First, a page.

"glaze." A Dictionary of Earth Sciences. . Encyclopedia.com. (July 21, 2017). http://www.encyclopedia.com/science/dictionaries-thesauruses-pictures-and-press-releases/glaze

"glaze." A Dictionary of Earth Sciences. . Retrieved July 21, 2017 from Encyclopedia.com: http://www.encyclopedia.com/science/dictionaries-thesauruses-pictures-and-press-releases/glaze

glaze

glaze fill with glass XIV; cover with a vitreous substance XV. ME. glase, f. GLASS.
Hence glazier XIV.

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"glaze." The Concise Oxford Dictionary of English Etymology. . Encyclopedia.com. 21 Jul. 2017 <http://www.encyclopedia.com>.

"glaze." The Concise Oxford Dictionary of English Etymology. . Encyclopedia.com. (July 21, 2017). http://www.encyclopedia.com/humanities/dictionaries-thesauruses-pictures-and-press-releases/glaze-1

"glaze." The Concise Oxford Dictionary of English Etymology. . Retrieved July 21, 2017 from Encyclopedia.com: http://www.encyclopedia.com/humanities/dictionaries-thesauruses-pictures-and-press-releases/glaze-1

glaze

glaze Glossy surface on sweet or savoury food.

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"glaze." A Dictionary of Food and Nutrition. . Encyclopedia.com. 21 Jul. 2017 <http://www.encyclopedia.com>.

"glaze." A Dictionary of Food and Nutrition. . Encyclopedia.com. (July 21, 2017). http://www.encyclopedia.com/education/dictionaries-thesauruses-pictures-and-press-releases/glaze

"glaze." A Dictionary of Food and Nutrition. . Retrieved July 21, 2017 from Encyclopedia.com: http://www.encyclopedia.com/education/dictionaries-thesauruses-pictures-and-press-releases/glaze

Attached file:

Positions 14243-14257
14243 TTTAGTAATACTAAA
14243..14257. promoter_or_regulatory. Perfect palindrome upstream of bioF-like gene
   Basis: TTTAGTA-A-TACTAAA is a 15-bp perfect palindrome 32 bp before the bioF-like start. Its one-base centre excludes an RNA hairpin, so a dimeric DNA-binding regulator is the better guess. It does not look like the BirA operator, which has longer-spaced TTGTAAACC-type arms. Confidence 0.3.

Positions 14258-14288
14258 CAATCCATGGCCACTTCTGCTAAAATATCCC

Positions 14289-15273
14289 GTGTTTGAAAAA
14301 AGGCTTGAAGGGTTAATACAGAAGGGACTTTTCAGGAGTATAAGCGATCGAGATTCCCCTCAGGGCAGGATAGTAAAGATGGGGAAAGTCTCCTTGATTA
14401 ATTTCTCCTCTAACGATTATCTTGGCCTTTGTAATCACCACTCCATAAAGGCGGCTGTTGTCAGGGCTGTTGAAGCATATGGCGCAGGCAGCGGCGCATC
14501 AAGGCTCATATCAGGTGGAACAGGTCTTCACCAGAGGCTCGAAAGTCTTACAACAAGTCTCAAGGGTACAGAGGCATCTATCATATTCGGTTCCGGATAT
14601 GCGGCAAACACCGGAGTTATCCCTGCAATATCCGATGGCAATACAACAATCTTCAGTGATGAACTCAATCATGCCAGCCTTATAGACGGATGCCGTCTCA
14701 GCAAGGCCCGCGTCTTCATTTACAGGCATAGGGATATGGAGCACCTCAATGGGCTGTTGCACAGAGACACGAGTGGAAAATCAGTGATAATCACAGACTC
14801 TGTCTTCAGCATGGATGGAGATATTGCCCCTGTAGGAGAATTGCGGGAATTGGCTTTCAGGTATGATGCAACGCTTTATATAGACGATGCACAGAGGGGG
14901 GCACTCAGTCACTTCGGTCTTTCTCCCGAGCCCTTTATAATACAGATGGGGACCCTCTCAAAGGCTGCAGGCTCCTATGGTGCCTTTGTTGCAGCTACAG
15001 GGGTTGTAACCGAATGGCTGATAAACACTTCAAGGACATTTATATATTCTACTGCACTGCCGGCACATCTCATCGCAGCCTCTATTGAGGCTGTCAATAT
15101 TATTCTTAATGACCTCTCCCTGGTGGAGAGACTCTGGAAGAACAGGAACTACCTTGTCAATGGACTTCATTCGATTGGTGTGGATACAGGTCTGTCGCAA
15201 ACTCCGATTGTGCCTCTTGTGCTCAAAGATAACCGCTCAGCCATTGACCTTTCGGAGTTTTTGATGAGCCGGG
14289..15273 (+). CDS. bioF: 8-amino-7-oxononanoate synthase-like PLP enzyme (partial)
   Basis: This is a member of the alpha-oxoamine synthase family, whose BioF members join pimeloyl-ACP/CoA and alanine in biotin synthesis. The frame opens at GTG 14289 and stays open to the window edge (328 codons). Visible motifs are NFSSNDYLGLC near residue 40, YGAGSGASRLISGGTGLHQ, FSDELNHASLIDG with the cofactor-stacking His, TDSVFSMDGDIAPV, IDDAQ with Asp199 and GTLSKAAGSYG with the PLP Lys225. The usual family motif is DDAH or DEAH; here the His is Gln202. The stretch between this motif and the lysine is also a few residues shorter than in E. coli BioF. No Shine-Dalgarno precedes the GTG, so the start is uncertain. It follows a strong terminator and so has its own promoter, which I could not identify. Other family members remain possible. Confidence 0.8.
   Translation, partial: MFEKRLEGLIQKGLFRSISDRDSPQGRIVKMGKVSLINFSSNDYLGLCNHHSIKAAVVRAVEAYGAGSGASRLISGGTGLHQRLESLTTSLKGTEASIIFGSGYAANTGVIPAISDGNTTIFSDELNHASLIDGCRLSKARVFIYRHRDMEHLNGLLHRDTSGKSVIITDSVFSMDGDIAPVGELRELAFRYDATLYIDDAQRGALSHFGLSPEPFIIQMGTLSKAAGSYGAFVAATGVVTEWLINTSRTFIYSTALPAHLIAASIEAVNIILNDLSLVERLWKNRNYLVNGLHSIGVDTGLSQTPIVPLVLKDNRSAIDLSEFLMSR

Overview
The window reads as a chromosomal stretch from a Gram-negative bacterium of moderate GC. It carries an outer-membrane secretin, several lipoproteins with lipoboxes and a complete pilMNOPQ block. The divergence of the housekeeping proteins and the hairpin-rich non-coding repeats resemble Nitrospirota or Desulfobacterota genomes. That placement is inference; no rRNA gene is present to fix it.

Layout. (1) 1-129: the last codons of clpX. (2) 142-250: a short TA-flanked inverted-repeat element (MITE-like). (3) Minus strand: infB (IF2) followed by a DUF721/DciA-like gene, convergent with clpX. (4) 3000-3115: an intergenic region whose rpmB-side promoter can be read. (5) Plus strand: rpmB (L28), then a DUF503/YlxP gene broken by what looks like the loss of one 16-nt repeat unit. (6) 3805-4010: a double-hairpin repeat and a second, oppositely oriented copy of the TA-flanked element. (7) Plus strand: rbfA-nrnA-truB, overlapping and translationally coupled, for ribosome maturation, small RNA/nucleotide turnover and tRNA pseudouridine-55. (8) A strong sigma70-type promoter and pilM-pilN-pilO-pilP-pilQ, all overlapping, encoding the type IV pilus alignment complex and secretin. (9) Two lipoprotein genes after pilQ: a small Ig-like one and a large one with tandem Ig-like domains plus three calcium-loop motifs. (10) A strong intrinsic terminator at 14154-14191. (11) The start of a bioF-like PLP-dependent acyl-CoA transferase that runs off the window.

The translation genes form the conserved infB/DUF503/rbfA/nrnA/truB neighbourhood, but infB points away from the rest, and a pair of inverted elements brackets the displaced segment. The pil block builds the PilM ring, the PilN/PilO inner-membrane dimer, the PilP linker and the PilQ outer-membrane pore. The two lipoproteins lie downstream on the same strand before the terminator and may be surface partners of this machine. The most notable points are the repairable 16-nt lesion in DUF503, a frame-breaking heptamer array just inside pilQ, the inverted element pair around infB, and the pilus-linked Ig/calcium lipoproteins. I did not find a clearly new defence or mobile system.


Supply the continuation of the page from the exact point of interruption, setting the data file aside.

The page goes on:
glaze (in meteorology)

glaze, in meteorology: see sleet.

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"glaze (in meteorology)." The Columbia Encyclopedia, 6th ed.. . Encyclopedia.com. 21 Jul. 2017 <http://www.encyclopedia.com>.

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"glaze (in meteorology)." The Columbia Encyclopedia, 6th ed.. . Retrieved July 21, 2017 from Encyclopedia.com: http://www.encyclopedia.com/reference/encyclopedias-almanacs-transcripts-and-maps/glaze-meteorology

glaze

glaze See clear ice.

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"glaze." A Dictionary of Ecology. . Encyclopedia.com. 21 Jul. 2017 <http://www.encyclopedia.com>.

"glaze." A Dictionary of Ecology. . Encyclopedia.com. (July 21, 2017). http://www.encyclopedia.com/science/dictionaries-thesauruses-pictures-and-press-releases/glaze-0

"glaze." A Dictionary of Ecology. . Retrieved July 21, 2017 from Encyclopedia.com: http://www.encyclopedia.com/science/dictionaries-thesauruses-pictures-and-press-releases/glaze-0

glaze

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"glaze." Oxford Dictionary of Rhymes. . Encyclopedia.com. 21 Jul. 2017 <http://www.encyclopedia.com>.

"glaze." Oxford Dictionary of Rhymes. . Encyclopedia.com. (July 21, 2017). http://www.encyclopedia.com/humanities/dictionaries-thesauruses-pictures-and-press-releases/glaze

"glaze." Oxford Dictionary of Rhymes. . Retrieved July 21, 2017 from Encyclopedia.com: http://www.encyclopedia.com/humanities/dictionaries-thesauruses-pictures-and-press-releases/glaze